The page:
The Disappearance Of Eleanor Rigby

by Frank J. Avella

EDGE Media Network Contributor

Tuesday February 3, 2015

"The Disappearance of Eleanor Rigby" is a three-part film consisting of three self-contained features that compliment each other and remarkably tell one story via three separate POVs: "Them," "Him" and "Her."

Writer-director Ned Benson's debut is a creatively bold and ambitious experiment that requires either a five-hour-plus time commitment, or the patience to wait and watch each version at intervals. I would suggest the latter to see if they hold up as stand alone movies (I'm guessing they do). Binge watching may leave the viewer with too much of a sense of redundancy (my experience). I absolutely loved "Them," but I watched the other installments immediately after and was a bit restless with the repetition. Yet, I am in awe of Benson's detailed attention to certain nuanced and minuscule differences in how the characters remember/perceive the same event, gathering or moment. (For example, a seemingly simple recollection about the child's eyes proves telling.)

The simple yet emotionally and psychologically complex story is about how a relationship is shattered and truly put to the test when a couple loses their child. Eleanor (Jessica Chastain) and Connor (James McAvoy) deal with the tragedy in their own way and the intense love they share must be reexamined.

The ubiquitous Jessica Chastain adds another extraordinary performance to her already overloaded filmic resume as the title character. The fact that this achievement was overlooked during Awards season proves that voting bodies need to look outside the conventional box. In a year where so many bloggers were moaning about a lack of good lead roles for women, here they had three, all by one astonishing actress.

The ubiquitous Jessica Chastain adds another extraordinary performance to her already overloaded filmic resume as the title character. In a year where so many bloggers were moaning about a lack of good lead roles for women, here they had three, all by on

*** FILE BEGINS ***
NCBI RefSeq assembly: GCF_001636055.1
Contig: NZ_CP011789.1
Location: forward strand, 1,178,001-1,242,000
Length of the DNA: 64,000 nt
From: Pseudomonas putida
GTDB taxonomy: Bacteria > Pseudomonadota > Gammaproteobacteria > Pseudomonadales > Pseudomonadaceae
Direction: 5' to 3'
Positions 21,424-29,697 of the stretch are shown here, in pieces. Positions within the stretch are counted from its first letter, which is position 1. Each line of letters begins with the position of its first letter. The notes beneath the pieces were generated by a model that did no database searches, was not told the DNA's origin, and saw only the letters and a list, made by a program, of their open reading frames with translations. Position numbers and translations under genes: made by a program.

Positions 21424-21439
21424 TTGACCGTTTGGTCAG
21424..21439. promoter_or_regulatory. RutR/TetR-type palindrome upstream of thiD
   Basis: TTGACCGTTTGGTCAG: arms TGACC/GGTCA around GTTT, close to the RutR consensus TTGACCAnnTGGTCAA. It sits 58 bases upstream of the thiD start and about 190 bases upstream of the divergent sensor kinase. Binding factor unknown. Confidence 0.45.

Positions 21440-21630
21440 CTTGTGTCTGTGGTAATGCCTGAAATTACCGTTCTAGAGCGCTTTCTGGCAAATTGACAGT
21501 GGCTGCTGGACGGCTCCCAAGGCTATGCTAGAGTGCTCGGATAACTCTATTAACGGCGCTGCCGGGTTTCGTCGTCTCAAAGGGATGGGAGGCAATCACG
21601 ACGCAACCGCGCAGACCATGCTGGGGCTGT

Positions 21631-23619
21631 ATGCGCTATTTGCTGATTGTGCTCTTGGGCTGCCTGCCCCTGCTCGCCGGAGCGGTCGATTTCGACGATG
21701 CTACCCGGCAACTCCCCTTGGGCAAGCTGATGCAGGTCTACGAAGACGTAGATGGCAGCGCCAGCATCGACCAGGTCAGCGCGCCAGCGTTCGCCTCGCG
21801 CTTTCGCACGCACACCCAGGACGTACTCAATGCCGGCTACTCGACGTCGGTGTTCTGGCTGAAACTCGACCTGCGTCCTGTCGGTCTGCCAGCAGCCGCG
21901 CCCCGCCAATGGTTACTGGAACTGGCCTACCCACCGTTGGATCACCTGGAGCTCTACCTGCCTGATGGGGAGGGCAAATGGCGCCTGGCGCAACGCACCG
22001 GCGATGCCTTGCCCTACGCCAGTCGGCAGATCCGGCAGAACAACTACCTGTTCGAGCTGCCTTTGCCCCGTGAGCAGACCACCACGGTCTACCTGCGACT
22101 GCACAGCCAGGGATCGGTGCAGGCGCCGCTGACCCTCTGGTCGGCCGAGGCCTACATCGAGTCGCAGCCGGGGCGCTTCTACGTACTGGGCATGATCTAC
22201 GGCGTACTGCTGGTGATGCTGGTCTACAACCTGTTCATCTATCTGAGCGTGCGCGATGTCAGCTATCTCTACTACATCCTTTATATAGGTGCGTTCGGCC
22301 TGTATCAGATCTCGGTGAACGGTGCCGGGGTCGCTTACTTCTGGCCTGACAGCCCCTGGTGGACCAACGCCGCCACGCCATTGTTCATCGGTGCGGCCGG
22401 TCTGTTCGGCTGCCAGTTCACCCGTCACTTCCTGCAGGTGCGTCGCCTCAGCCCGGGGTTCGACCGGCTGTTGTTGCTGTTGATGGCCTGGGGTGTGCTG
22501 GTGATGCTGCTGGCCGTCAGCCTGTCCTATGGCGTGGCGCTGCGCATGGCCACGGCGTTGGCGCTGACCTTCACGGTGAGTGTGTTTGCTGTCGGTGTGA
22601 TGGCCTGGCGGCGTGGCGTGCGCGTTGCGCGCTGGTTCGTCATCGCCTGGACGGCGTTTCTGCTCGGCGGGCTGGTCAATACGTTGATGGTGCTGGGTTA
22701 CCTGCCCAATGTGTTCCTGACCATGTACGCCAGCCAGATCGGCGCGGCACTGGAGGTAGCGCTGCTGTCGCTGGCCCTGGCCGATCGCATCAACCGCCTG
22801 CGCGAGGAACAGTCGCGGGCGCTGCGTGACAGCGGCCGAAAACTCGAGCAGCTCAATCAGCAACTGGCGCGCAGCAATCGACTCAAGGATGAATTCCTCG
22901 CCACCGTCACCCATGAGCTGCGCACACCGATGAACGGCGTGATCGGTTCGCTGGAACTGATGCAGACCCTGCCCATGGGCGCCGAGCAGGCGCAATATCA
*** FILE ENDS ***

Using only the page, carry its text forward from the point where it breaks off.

James McAvoy is equally compelling and heartbreaking. And the supporting cast brims with amazing, beginning with Viola Davis, in a welcome comic-relief departure as well as the gifted Ciaran Hinds, Bill Hader, Jess Weixler, William Hurt and the divine Isabelle Huppert.

The intimacy of home theater only enhances the viewing experience and Anchor Bay has done a crackerjack job with a gorgeous visual transfer to Blu-ray.

The lone Special Feature is a too-brief post-NYC-screening Q&A with Chastain and McAvoy where it's obvious the two leads respect each other and even more obvious that McAvoy's a thundering loon. A commentary by Benson would have been quite welcome here.

"The Disappearance of Eleanor Rigby" is a daring and exciting cinematic gem that will be savored and revisited by intelligent and discerning film lovers.


"The Disappearance of Eleanor Rigby"
Blu-ray
$34.99
http://anchorbayentertainment.com/

Frank J. Avella is a film journalist and is thrilled to be writing for EDGE. He also contributes to Awards Daily and is the GALECA East Coast Rep and a Member of the New York Film Critics Online. Frank is a recipient of the International Writers Residency in Assisi, Italy, a Bogliasco Foundation Fellowship, and a NJ State Arts Council Fellowship. His short film, FIG JAM, has shown in Festivals worldwide (figjamfilm.com) and won awards. His screenplays (CONSENT, LURED, SCREW THE COW) have also won numerous awards in 16 countries. He is a proud member of the Dramatists Guild. https://filmfreeway.com/FrankAvella https://muckrack.com/fjaklute